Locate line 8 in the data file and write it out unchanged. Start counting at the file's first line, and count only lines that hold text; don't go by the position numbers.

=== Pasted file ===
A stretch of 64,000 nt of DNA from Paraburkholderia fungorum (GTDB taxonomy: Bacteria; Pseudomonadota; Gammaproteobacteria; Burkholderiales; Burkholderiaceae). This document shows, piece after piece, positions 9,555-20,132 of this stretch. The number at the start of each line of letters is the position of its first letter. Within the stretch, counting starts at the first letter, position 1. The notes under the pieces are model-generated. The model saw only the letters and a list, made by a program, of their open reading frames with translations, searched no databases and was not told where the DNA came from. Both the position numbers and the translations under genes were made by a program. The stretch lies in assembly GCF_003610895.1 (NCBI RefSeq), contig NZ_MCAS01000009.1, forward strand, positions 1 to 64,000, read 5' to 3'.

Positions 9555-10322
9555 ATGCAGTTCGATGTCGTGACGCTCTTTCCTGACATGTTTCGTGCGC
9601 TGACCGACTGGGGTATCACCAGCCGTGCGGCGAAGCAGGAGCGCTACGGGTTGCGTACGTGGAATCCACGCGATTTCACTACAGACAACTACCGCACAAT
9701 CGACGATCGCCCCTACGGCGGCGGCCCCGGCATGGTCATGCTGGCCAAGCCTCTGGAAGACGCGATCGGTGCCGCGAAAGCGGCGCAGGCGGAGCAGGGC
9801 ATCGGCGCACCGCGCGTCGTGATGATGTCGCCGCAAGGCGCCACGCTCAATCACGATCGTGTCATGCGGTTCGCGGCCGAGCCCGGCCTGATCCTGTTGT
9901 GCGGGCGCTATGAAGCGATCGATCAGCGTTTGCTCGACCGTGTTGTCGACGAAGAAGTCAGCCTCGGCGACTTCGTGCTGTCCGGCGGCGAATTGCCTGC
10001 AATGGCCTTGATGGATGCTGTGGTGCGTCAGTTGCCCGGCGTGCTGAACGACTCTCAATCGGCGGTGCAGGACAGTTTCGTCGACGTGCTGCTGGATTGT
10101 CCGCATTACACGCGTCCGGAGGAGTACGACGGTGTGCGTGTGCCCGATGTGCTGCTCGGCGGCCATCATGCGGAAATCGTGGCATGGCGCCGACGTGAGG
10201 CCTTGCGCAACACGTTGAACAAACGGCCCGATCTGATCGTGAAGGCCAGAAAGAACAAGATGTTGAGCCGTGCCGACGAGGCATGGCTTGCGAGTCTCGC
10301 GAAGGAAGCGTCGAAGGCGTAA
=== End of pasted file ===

10001 AATGGCCTTGATGGATGCTGTGGTGCGTCAGTTGCCCGGCGTGCTGAACGACTCTCAATCGGCGGTGCAGGACAGTTTCGTCGACGTGCTGCTGGATTGT